Cloud Data, Mobile Devices and Data Vulnerability

They would have lost several days of financial transactions if not for the local on-site backup we installed.

Fortunately we had set up an on-site backup of a customer’s DropBox (and other) data, as they came across sync issues and their company financial data was overwritten by older data. Syncing had been turned off for some reason and only the local data was modified, for days. When syncing was turned back on, the older data on DropBox overwrote the newer local data. Perhaps by customer error? Confusing user interface?

They would have lost several days of financial transactions if not for the local on-site backup we installed, taking care of their user directory (including the DropBox sync folder). We were able to restore the file to the time just before it was overwritten by the old DropBox data, viola! Hours upon hours of reentering data, maybe even losing data, all resolved in minutes.

We’ve long wondered when DropBox will get hit by something and Adobe has now proven a catastrophic loss is possible on a cloud platform. The link below describes how Adobe customers using Lightroom on iOS had all of their images and settings permanently erased. For iOS users not backing up regularly, the data is gone forever.

https://helpx.adobe.com/lightroom-cc/kb/lightroom_mobile_5_4.html?red=a

Adobe users lost data and Adobe had no way to restore from a backup. This was, apparently, due to bad programming. No company is immune from this, DropBox could experience something similar.

Because of this we strongly suggest having your DropBox data (and all other cloud data) backed up by your own local system. Bad programming aside, heaven forbid DropBox suffer a hack. We’re sure they work very hard at preventing this, being a super tasty target and treasure trove of data that every foreign state must be drooling over.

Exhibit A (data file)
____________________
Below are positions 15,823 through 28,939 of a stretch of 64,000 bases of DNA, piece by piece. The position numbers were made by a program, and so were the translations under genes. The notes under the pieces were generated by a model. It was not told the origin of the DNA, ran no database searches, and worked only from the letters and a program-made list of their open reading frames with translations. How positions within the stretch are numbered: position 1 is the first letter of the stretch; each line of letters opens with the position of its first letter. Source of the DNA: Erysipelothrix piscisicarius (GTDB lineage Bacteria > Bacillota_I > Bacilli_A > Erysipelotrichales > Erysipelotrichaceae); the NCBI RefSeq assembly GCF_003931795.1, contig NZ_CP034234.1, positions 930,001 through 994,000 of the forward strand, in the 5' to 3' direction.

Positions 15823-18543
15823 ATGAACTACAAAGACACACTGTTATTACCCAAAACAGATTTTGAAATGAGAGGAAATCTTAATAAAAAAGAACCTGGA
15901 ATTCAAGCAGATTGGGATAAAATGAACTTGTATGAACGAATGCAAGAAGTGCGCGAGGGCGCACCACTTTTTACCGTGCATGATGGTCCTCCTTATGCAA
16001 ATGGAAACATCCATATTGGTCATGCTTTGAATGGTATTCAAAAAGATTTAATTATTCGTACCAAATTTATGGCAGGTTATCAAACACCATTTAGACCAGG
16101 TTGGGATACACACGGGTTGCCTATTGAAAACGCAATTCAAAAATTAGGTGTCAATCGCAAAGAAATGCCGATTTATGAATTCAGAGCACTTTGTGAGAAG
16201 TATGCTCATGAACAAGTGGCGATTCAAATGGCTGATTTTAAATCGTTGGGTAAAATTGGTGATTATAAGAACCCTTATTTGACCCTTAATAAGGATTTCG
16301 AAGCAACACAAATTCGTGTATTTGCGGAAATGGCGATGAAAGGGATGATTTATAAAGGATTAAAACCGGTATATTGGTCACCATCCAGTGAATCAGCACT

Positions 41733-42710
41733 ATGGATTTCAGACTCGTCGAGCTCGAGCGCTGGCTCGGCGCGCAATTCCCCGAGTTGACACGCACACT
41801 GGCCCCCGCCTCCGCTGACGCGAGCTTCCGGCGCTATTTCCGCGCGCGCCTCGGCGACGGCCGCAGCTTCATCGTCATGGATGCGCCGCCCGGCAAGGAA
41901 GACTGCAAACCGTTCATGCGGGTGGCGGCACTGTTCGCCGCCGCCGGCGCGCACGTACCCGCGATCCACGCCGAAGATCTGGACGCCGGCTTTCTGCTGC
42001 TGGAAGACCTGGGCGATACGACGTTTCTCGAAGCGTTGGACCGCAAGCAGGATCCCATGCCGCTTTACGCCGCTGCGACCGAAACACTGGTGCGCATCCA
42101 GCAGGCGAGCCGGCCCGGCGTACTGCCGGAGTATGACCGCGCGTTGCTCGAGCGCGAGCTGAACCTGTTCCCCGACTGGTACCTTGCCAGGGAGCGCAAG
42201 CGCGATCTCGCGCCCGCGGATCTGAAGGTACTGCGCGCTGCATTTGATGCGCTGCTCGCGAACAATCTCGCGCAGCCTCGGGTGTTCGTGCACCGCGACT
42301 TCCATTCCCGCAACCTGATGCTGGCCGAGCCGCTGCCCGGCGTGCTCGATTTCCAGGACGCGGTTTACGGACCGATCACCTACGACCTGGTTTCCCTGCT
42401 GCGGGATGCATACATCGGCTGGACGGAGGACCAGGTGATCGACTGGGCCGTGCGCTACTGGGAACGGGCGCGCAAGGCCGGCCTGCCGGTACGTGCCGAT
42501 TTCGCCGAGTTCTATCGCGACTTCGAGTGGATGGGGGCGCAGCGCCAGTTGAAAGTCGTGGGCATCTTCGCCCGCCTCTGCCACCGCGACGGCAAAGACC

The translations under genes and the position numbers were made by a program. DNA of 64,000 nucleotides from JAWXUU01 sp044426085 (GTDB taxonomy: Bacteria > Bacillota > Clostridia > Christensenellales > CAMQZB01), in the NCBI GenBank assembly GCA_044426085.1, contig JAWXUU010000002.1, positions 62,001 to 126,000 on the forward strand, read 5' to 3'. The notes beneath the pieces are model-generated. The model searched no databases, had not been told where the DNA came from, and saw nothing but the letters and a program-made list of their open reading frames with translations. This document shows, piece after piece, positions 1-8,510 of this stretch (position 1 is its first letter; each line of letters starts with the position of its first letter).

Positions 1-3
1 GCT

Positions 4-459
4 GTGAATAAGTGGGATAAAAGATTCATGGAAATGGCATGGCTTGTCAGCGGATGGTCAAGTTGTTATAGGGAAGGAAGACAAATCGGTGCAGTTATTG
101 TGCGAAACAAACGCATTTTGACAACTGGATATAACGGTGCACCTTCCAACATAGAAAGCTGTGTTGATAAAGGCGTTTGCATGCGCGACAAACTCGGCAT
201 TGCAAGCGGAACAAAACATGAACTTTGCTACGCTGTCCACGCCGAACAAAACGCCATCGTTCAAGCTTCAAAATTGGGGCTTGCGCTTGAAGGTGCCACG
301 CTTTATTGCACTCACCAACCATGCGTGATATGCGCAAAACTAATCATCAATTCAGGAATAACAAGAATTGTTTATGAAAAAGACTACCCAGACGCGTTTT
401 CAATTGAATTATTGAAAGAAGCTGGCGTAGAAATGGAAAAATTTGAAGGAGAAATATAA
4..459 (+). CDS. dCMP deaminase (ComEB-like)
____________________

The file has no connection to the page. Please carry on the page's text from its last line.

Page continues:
Wrongful death lawsuit brought after fire allegedly caused by iPad

Firefighter using fire extinguisher on large fire

“A wrongful death lawsuit has been filed against Apple in New Jersey after a man died in an apartment fire which allegedly began when his iPad burst into flames.” As has been seen in the past, especially in the recall of Samsung phones due to higher propensity for them to catch fire, it is important to understand the risks (while fairly rare) that a Lithium Ion battery could catch fire.

Here are a few user tips to practice when charging your mobile device:

  • When charging your device, do so in an area away from flammable materials. Best to charge on a fireproof tray or other fireproof item.
  • Don’t charge your device in bed while sleeping, and don’t put it under the bed covers or pillows.
  • It is wise to not leave a device charging when you’re not near it. In the event of any issues, you want to be able to address what’s occurring as soon as possible.
  • Be aware of how hot your phone gets while in use or especially when charging. Refrain from charging for long periods of time in areas of direct sunlight or other hot places, such as on the dashboard of a car on a hot day.

Doing the above things will assist in keeping you safe. Below is the link to the article on the lawsuit for further review.